All the "shunning" in the world won't help someone heal [Letter]

My "sex offender house mate" is my fiancee

I knew my husband was going to kill me, I just didn't know when.

By Shana Rowan

Mr. Looney, I take serious offense to the entirety of your post "Shun the Sex Offender." If you are going to use my life as the basis for shunning sex offenders from society, at least make sure you understand the the situation first.

A life driven by vindictiveness and revenge is a sad, angry life and one I do not envy.My "sex offender house mate" is my fiancee. We have known each other for over 10 years, before he was arrested. He is the kindest, gentlest, most considerate individual I have ever met in my life. He has endured unspeakable abuse from virtually every person who was ever supposed to protect him, or help him, or teach him.

Despite that, he is doing everything he can to become a better person and loves me in a way that no one ever has. In fact, his presence is likely the only reason I am alive.

As a victim of severe domestic violence, I was at a point several years ago where I knew my husband was going to kill me, I just didn't know when. My fiancee is the only reason I was able to gather the courage I needed to leave. Without him, I am absolutely certain I would be dead right now.

When I explained that he committed his crime in the midst of being severely abused, it wasn't mean as an excuse. It is the truth, and it is extremely relevant to what eventually occurred. Had he merely been an abused child, whose mother physically, emotionally and sexually abused him, and did not teach him or show him any of the basic concepts and skills that we learn as children, you would likely agree that he could possibly "would suffer a lifetime" because of it.

But because at age 12 - an age where we are ALL awkward, confused, and battling feelings and urges we don't understand - he made a choice out of desperation, lack of options and hopelessness - he is now worthy of societal shunning?

He was not an adult man who preyed on a child - he was a desperate CHILD himself who had no one to help him, and who no one stood up for. At what point does someone go from being a terrified kid experiencing something awful and scary all alone, to scum that deserves lifelong punishment? And why does all the good that he has accomplished since then go unnoticed? Do I deserve a life without the most wonderful person in the world, because he made a mistake many years ago?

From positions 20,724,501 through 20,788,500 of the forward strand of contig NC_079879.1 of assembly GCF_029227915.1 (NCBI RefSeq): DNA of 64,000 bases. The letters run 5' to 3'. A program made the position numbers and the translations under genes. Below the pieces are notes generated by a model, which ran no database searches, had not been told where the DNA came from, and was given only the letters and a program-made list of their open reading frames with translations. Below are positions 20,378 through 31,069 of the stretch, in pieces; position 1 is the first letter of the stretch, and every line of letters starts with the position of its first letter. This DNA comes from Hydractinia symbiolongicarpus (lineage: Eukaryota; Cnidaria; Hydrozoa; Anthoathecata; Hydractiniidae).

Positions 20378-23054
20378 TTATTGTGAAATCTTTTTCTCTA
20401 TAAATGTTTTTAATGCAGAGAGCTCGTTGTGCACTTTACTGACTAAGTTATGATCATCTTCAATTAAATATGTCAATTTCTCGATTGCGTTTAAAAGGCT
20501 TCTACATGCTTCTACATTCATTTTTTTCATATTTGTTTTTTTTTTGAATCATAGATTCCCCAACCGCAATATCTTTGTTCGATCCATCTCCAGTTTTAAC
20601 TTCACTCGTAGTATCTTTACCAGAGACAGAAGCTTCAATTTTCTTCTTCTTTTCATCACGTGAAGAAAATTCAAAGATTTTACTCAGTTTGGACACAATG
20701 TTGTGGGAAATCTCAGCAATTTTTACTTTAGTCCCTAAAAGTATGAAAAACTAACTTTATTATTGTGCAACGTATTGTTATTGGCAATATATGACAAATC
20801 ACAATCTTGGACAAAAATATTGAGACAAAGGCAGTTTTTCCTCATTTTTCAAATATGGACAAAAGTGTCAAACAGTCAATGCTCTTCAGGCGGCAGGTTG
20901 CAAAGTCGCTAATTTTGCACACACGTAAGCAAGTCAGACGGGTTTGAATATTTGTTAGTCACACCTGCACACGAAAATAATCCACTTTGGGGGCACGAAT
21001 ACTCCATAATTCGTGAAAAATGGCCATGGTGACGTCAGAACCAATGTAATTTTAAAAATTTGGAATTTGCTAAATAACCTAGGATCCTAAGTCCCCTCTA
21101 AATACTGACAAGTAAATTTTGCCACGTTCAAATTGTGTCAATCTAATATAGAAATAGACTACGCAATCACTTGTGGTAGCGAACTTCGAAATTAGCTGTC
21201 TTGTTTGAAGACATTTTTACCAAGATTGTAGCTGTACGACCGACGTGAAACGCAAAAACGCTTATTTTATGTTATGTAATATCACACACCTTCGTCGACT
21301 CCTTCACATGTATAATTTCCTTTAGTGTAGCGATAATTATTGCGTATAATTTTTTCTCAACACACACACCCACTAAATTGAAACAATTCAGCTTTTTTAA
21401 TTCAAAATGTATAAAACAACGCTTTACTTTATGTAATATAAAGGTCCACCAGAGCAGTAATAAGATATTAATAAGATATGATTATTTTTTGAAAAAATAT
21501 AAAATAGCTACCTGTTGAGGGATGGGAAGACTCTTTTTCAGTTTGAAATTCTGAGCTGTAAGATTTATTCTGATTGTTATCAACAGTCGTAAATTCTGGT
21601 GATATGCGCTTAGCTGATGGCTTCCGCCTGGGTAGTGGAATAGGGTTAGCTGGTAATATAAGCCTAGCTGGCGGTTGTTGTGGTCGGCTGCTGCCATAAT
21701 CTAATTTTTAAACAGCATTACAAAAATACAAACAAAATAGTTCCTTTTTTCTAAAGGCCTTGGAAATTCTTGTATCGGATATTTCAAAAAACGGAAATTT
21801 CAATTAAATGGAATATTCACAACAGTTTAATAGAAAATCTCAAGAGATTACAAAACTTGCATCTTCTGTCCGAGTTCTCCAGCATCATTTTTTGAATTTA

I'm curious - did you bother to read any of the recidivism studies I provided (Letter: You were dead wrong about sex offender recidivism rates)? I'm not "boasting" about those statistics - they are simply the truth. It's not just one study, it's not just five. The research indicating low recidivism is boundless. And no, low re-offense rates are not due to the registry or to restrictive legislation.

In fact, many studies indicate that the endless restrictions faced by registrants when they re-enter society - where they can live, where they can work, if they can even find work - not to mention the public humiliation, privacy invasion, and threat of vigilante justice - the "shunning" you suggest - actually lead to higher re-offense rates. Where is the incentive for them to become contributing citizens?

Myself and others like me - those fighting for laws that reflect facts, not emotion, and raise awareness among people like you - do not support sex crime. We do not condone it. We do not believe it shouldn't be punished. We do believe that people who commit sex crimes should be treated just as "well" as other criminals upon their release, and given the same opportunities that our constitution says they have. We believe in this not just for the registrants, but for their families. Even if you can't change your opinion of sex offenders, you cannot deny the existence of their loved ones.

You cannot deny that they suffer dearly as a result of these laws and the massive misconceptions held by the public, as evidenced by your post. I am living, breathing proof that these laws hurt more than they help. And yes, I've been a victim myself. But you know what? My recovery, just like victims of any type of violent crime, should not and is not based on the punishment of someone else. All the "shunning" in the world won't help someone heal.

A life driven by vindictiveness and revenge is a sad, angry life and one I do not envy.

Sincerely,

Shana Rowan
Oneida, NY
www.endsexcrime.org
www.iloveasexoffender.blogspot.com

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